County officials lifted an evacuation order for residents of a North Dakota town on Tuesday, a day after a train carrying crude oil derailed with a series of explosions and huge fire. The accident came amid rising concerns about the United States' increased reliance on railroads to carry crude oil.
Although the evacuation recommendation was lifted Tuesday afternoon, Cass County Commission Chairman Ken Pawluk said officials were urging residents south of the derailment to stay vigilant about changing conditions. Pawluk estimated that the fire was about 80 to 90 percent burned out by Tuesday afternoon.
Cass County Sheriff's Sgt. Tara Morris said on Monday that the evacuation of a section of Casselton was a precaution in case of a wind shift. A thick smoke plume from the burning cars was largely staying to the southeast of town. Casselton has about 2,400 residents and is around 25 miles west of the larger city of Fargo.
A number of cars from the mile-long BNSF Railway Co. train left the tracks outside of Casselton, N.D. at about 2:30 p.m. Monday, and as many as 10 of the cars caught fire. No one was hurt, and at the time, authorities warned area residents who weren't evacuated to stay indoors because of potentially toxic fumes.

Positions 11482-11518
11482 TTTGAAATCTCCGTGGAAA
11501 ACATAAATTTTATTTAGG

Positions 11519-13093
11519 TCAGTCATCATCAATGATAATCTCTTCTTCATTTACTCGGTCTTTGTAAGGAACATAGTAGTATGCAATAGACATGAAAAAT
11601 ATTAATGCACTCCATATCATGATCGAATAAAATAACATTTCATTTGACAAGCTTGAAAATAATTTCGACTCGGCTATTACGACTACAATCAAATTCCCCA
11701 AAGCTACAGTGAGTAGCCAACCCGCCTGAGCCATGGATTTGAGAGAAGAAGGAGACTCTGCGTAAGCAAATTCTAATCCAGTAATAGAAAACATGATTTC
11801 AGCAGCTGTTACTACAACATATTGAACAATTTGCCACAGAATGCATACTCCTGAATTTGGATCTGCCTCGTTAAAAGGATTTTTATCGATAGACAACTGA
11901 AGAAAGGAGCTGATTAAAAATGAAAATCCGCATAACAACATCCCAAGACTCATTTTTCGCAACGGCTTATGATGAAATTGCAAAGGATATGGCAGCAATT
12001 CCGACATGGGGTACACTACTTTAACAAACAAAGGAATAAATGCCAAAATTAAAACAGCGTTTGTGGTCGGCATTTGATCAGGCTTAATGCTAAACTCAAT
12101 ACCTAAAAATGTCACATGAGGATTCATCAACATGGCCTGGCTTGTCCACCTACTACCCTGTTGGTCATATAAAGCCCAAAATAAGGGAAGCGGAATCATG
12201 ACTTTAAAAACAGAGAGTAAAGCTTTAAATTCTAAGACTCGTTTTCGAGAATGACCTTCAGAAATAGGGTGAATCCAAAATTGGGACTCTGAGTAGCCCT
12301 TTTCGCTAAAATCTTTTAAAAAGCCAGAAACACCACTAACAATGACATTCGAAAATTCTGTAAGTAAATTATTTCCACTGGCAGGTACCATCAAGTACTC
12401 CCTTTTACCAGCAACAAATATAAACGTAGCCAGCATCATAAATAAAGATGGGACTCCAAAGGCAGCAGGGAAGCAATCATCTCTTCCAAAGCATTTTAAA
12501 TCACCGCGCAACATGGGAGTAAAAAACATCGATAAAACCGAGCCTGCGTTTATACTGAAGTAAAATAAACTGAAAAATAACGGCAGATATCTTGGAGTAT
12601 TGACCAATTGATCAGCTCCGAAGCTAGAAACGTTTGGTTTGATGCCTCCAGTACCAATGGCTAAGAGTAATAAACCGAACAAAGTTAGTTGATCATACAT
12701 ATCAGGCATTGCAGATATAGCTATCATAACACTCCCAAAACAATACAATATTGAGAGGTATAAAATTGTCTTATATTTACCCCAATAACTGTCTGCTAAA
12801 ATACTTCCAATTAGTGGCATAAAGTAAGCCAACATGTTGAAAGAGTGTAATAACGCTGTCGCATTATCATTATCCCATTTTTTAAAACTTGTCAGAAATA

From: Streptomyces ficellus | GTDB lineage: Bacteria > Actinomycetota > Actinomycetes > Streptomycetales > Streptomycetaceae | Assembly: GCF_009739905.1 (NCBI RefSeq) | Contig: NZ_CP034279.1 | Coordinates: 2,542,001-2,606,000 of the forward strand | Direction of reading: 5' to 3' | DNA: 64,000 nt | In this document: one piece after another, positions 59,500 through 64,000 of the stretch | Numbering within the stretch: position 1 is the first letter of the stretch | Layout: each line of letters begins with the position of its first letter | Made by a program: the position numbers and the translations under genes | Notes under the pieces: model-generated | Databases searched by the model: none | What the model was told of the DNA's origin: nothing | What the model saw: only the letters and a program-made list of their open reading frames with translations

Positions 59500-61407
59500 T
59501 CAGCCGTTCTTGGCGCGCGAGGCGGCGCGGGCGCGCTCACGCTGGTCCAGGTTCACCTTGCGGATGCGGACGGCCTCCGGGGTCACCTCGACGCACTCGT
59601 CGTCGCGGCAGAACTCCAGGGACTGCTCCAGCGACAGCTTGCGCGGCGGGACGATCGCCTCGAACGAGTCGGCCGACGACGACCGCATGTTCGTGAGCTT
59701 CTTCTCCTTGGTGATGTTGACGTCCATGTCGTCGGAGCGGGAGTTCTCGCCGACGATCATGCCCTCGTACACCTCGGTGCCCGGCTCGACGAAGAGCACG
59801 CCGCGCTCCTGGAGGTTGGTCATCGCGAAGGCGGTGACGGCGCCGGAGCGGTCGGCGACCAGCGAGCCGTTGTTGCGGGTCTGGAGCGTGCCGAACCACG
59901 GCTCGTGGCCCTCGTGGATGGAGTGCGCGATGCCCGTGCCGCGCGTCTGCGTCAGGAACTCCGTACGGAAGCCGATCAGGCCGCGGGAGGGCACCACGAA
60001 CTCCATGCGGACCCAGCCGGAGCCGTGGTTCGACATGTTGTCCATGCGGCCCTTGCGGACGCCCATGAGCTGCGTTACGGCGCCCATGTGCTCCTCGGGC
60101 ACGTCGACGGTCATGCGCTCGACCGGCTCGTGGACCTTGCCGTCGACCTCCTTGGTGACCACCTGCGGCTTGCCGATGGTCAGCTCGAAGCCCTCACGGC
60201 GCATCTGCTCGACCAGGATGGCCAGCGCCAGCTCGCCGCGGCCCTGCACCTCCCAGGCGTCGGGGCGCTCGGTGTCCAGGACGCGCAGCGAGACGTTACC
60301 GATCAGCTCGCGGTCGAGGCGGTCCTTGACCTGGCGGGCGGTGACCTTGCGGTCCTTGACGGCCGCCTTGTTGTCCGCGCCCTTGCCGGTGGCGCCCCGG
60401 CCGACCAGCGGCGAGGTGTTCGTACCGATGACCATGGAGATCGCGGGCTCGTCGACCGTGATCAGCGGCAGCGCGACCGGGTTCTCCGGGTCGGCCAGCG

Cecily Fong, Public Information Officer with the North Dakota Department of Emergency Services, told Al Jazeera that a grain train derailed first, striking the oil-carrying rail cars.
Fears of catastrophic derailments were stoked after last summer's crash in Canada of a train carrying crude oil from North Dakota's Bakken oil patch. Forty-seven people died in the ensuing fire.
The tracks that the derailed train was on Monday pass through the middle of Casselton, and Morris said it was "a blessing it didn't happen within the city." The derailment occurred 2 miles from the city's ethanol plant.
Hannah Linnard, 13, said she was in the bedroom of her friend's house about half a mile from the derailment, wrapping late Christmas presents.
"I looked out the window and all of a sudden the train car tipped over and the whole thing was engulfed in flames and it just exploded. The oil car tipped over onto the grain car," she said. Hannah said she could feel the warmth even inside the house.
"Each one, you could hear the explosion," he said. "It shook our building and there was a huge fireball."
North Dakota is the No. 2 oil-producing state in the United States, trailing only Texas, and a growing amount of that oil is being shipped by rail.
The state's top oil regulator said earlier this month that he expected as much as 90 percent of North Dakota's oil would be carried by train in 2014, up from the current 60 percent.
The number of crude oil carloads hauled by U.S. railroads surged from 10,840 in 2009 to a projected 400,000 this year. Despite the increase, the rate of accidents has stayed relatively steady. Railroads say 99.997 percent of hazardous materials shipments reach destinations safely.
The Associated Press. Al Jazeera's KD Fabian contributed to this report.